When I started budgeting, I thought I was doing great.
I had plenty of money left over in my budget after accounting for all my expenses, and I thought for sure I’d be able to save a lot and pay off my debt quickly.
But somehow, the end of the month would roll around, and I never had any money left over.
I just couldn’t figure out where all my money was going. Sure, I’d usually eat out more than I planned or make an impulse purchase here and there to buy new clothes. But surely it wasn’t enough to spend all of it.
Why couldn’t I save when I knew I had wiggle room in my budget?
It turned out that the key to changing my financial situation was zero-based budgeting. Rather than spending the extra money in my budget, a zero-based budget forced me to make a plan for each dollar I earned, including putting money toward savings and debt.
In this article, I’m sharing what a zero-based budget is and how you can use one to reach your financial goals.
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Zero-based budget definition
Zero-based budgeting is a way of planning your spending where you make a plan for each dollar. When you use a zero-based budget, you budget down to zero every month, meaning your income minus your expenses always equals zero.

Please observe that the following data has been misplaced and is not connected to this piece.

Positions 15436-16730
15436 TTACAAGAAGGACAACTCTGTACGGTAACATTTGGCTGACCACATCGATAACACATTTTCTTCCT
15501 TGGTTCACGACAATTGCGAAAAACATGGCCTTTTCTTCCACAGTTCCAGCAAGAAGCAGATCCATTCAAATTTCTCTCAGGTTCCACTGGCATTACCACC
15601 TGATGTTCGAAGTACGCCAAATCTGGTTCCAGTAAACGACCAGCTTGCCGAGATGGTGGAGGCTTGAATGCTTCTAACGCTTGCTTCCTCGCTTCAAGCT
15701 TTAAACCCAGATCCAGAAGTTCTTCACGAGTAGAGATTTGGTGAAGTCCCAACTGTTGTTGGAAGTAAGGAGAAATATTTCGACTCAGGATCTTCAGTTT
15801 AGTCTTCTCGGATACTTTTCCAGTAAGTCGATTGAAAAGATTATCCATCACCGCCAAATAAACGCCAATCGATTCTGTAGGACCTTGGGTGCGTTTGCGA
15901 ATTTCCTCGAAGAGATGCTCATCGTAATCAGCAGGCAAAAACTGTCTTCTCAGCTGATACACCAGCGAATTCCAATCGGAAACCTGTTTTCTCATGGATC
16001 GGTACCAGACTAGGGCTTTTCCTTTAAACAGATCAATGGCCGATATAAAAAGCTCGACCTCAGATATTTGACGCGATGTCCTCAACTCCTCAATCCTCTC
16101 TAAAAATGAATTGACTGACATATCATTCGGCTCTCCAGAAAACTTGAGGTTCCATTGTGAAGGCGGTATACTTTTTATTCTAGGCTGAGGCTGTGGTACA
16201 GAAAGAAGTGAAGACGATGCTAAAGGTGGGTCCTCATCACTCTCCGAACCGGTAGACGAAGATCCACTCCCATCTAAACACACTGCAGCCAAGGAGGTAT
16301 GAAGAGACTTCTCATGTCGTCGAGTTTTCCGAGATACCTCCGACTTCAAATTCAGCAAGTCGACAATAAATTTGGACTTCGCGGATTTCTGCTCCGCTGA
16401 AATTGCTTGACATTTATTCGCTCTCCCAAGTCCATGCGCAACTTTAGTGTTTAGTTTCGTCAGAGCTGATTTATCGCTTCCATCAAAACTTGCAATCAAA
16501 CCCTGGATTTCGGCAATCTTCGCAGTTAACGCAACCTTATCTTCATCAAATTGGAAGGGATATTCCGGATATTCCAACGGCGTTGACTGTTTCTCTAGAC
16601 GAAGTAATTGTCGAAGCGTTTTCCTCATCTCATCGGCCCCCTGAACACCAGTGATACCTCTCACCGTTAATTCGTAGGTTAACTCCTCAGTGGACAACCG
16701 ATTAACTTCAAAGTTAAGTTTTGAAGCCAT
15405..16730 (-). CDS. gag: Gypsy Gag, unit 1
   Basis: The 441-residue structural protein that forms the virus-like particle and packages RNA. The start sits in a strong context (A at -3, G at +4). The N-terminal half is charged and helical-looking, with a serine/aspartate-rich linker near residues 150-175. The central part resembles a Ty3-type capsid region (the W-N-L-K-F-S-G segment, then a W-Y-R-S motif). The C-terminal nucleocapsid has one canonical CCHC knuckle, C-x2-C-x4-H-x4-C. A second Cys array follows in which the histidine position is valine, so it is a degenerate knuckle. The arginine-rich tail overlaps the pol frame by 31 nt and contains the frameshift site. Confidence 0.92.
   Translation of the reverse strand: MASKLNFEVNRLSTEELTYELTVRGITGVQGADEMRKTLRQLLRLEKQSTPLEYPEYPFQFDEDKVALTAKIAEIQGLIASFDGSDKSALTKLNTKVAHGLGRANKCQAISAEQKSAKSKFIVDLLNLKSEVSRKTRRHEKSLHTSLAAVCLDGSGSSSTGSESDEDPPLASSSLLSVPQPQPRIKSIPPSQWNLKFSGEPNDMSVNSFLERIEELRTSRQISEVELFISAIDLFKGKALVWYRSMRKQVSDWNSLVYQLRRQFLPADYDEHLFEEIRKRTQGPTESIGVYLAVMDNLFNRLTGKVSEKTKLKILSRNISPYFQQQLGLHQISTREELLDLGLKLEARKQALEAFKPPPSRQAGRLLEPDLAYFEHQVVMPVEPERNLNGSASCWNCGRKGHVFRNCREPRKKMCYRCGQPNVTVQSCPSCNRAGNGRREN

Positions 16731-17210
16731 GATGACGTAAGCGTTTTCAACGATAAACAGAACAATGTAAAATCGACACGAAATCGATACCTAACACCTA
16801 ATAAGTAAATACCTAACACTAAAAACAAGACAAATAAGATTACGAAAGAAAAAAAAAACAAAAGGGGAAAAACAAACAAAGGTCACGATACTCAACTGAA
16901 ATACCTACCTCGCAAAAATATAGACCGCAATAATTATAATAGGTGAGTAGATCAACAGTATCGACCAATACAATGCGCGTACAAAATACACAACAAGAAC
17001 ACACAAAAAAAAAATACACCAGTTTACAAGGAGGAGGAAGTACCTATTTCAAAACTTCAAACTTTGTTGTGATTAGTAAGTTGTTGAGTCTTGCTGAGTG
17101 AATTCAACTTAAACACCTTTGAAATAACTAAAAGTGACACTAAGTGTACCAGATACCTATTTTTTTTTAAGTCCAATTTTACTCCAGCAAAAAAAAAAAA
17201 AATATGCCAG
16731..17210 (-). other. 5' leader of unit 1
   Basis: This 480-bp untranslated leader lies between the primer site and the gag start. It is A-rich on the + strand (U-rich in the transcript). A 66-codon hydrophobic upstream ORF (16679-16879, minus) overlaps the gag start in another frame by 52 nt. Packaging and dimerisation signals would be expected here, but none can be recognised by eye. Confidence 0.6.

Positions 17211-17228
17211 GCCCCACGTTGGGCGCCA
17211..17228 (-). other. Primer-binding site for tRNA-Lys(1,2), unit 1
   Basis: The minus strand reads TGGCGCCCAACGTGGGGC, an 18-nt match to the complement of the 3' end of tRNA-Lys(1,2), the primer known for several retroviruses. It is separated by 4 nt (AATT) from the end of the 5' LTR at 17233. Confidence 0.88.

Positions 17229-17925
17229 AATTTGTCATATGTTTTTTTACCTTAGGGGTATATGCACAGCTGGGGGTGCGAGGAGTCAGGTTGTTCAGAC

It’s important to note that budgeting every dollar doesn’t mean you spend every dollar. The purpose of zero-based budgeting is to help you pay off debt and save for goals because you include them as a line item in your budget.
Zero-based budget advantages and disadvantages
The biggest advantage of zero-based budgeting is that it forces you to be intentional about your spending. Rather than have a large sum of money available to spend each money, you can only spend money that you’ve actually budgeted for that purpose.
For anyone paying off debt or trying to reach a big financial goal, a zero-based budget is the best way to ensure you actually make progress each month.
The biggest downside of zero-based budgeting is that it requires more time than traditional budgeting. You have to make a detailed plan for your money and then track every expense throughout the month to make sure you’re sticking to it.
How to make a zero-based budget
- Write down your monthly income. If you’re a salaried employee, this should be easy. For freelancers and other workers with irregular income, start with your average monthly income.
- Write down your monthly expenses. Be sure to include fixed monthly expenses like rent and insurance, as well as variable spending like groceries and entertainment.
- Set financial goals. A zero-based budget only works if you decide ahead of time where your money is going. You should have specific financial goals to send extra money to. Your goal can be anything from saving for a big expense to paying off debt.
- Give every dollar a job. When you finish your budget, your income minus expenses should equal zero. This doesn’t mean you spend every dollar! It simply means that every dollar is either budgeted for spending OR budgeting for debt payoff or a financial goal.